The subject of divorce goes under a microscope in the Bollywood movie Jugjugg Jeeyo. Despite a weighty topic that is handled in an intentionally melodramatic style, the film has plenty of broad comedy and several of the lavish musical numbers Indian cinema is known for. Following a brief domestic theatrical run in June 2022, it's now available to stream on Prime Video. Despite offering numerous pleasures, this Raj Mehta-directed rom-com doesn't quite hit the mark.
Kukoo (Varun Dhawan) and Nainaa (Kiara Advani) have loved each other since grade school. Now adults, they've found their 5-year marriage on the skids. He resents having to move from India to Canada so she can pursue career ambitions, and she feels he can do more than work as a bouncer at a club. The couple makes the decision to split, but not until after the upcoming wedding of Kukoo's sister Ginny (Prajakta Koli).
Upon arriving back home, Kukoo learns that his father Bheem (Anil Kapoor) is planning to leave wife Geeta (Neetu Singh) for his mistress, thereby ending their marriage of 35 years. The story follows these romantic complications, as Kukoo tries to prevent his parents' divorce while coming to terms with his own. In the end, each member of the family learns a lesson about what it means to commit to a marriage and how to cope when it's clear one party or the other is unhappy.
Parts of Jugjugg Jeeyo are very entertaining. The performances are good, with Anil Kapoor – known to American audiences for Slumdog Millionaire and the TV show 24 - particularly good as Bheem, a man whose self-centeredness is as comical as it is pathetic. The movie also earns laughs from its farcical elements, with everyone trying to keep their marital problems secret from everyone else. Compelling drama arises from the scenes where Kukoo and Nainaa, and Bheem and Geeta, finally open up about the sources of their discontent. The screenplay builds conflict that feels authentic to the characters' personalities, so those exchanges carry weight.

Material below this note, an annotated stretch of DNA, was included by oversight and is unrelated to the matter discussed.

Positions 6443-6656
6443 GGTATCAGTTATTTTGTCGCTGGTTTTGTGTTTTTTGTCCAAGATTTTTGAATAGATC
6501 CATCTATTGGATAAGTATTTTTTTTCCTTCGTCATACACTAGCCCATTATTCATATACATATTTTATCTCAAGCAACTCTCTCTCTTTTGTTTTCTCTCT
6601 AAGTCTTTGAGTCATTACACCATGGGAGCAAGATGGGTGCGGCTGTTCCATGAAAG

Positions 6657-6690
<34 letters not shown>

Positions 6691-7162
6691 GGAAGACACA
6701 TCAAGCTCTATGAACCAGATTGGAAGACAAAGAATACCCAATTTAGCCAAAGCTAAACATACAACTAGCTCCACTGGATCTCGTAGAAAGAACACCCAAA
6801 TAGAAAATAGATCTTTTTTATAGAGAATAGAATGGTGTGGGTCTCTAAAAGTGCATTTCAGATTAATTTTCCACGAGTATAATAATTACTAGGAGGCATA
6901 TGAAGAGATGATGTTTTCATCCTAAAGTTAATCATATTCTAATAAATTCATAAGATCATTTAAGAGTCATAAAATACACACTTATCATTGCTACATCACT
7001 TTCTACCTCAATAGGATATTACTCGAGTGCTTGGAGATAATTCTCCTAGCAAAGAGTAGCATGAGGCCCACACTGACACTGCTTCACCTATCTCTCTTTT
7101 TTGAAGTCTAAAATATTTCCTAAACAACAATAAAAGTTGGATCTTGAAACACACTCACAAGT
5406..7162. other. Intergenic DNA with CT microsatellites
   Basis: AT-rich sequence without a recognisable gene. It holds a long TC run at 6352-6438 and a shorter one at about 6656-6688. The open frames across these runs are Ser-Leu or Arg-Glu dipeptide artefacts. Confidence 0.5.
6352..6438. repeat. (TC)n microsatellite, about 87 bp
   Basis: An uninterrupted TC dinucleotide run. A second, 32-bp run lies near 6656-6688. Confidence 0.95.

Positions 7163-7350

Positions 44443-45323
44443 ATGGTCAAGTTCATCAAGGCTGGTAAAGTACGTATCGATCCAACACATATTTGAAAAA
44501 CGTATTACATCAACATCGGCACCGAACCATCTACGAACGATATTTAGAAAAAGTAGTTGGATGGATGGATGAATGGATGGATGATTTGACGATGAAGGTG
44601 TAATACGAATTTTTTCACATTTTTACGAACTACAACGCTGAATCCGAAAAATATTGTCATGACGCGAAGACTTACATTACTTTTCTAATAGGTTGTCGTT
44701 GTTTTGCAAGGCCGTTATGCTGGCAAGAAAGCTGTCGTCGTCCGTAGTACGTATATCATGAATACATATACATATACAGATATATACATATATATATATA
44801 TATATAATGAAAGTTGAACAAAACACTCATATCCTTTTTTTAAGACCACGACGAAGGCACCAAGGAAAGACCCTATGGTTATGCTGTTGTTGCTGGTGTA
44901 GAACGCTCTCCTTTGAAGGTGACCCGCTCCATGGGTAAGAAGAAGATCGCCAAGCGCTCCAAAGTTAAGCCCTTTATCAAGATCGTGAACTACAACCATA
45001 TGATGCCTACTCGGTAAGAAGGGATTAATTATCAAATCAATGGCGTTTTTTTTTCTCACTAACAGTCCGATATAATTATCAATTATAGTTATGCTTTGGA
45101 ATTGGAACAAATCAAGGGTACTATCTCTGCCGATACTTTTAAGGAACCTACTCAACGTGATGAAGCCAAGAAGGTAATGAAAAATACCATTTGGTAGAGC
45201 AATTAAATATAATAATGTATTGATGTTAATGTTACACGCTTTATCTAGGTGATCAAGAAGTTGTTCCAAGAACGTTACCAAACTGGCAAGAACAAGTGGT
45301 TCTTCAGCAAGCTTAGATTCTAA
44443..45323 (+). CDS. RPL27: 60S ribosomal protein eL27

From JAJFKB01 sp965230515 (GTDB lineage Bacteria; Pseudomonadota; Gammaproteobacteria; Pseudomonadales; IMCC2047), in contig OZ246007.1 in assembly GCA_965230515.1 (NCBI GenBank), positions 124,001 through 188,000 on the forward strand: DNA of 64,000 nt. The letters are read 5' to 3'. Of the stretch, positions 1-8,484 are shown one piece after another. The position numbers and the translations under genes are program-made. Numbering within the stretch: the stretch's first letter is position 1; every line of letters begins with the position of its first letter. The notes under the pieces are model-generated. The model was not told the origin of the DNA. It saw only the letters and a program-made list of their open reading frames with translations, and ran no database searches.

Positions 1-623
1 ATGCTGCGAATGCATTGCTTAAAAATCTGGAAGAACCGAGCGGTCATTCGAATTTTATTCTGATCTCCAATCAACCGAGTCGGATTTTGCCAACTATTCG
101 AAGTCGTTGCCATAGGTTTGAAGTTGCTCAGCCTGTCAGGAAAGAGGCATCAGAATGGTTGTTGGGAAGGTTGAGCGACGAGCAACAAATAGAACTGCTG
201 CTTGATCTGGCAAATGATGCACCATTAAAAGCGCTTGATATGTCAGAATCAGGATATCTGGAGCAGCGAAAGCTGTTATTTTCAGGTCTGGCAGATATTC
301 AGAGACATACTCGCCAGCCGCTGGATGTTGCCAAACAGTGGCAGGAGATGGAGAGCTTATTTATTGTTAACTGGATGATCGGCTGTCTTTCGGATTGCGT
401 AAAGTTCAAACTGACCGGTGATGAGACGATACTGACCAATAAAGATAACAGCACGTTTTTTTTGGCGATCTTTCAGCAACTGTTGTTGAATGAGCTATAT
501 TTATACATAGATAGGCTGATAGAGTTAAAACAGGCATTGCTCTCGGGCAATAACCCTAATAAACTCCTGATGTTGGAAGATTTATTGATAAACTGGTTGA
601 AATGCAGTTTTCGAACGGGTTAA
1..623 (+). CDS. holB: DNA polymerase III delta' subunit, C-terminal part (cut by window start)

Of course, the musical sequences are dazzling, with high-energy dancing, foot-tapping songs, and glitzy set design that puts the cast in glamorous locations. They're thoroughly enjoyable. No, people don't break out into elaborately choreographed dance routines in real life. So what? These sections are the highlight.
Jugjugg Jeeyo has two notable problems that hurt it. One is an intrusive instrumental score that is present in virtually every scene. Whether a comedic moment or a dramatic one, the background music is perpetually there, telling you how to feel. Honestly, a lot of the scenes would play better quietly, to draw us in to the conversations characters are having. Instead, that blasted score distracts from whatever story beat is playing out.
The other problem is an overlong running time. It's common for Bollywood movies to run two-and-a-half to three hours. Jugjugg Jeeyo is the former, and there simply isn't sufficient story to cover that length. Scenes go on long after we've already gotten the point, leading to a sensation that the film is simply treading water. There's a fantastic 90-minute picture in here that has been pointlessly padded out.
As much as there is to like about Jugjugg Jeeyo, those flaws limit its success. This is one of those pictures where you're alternately having a great time and wishing it would just hurry up and get on with it.
out of four
Jugjugg Jeeyo is unrated, but contains brief strong language and thematic content. The running time is 2 hours and 28 minutes.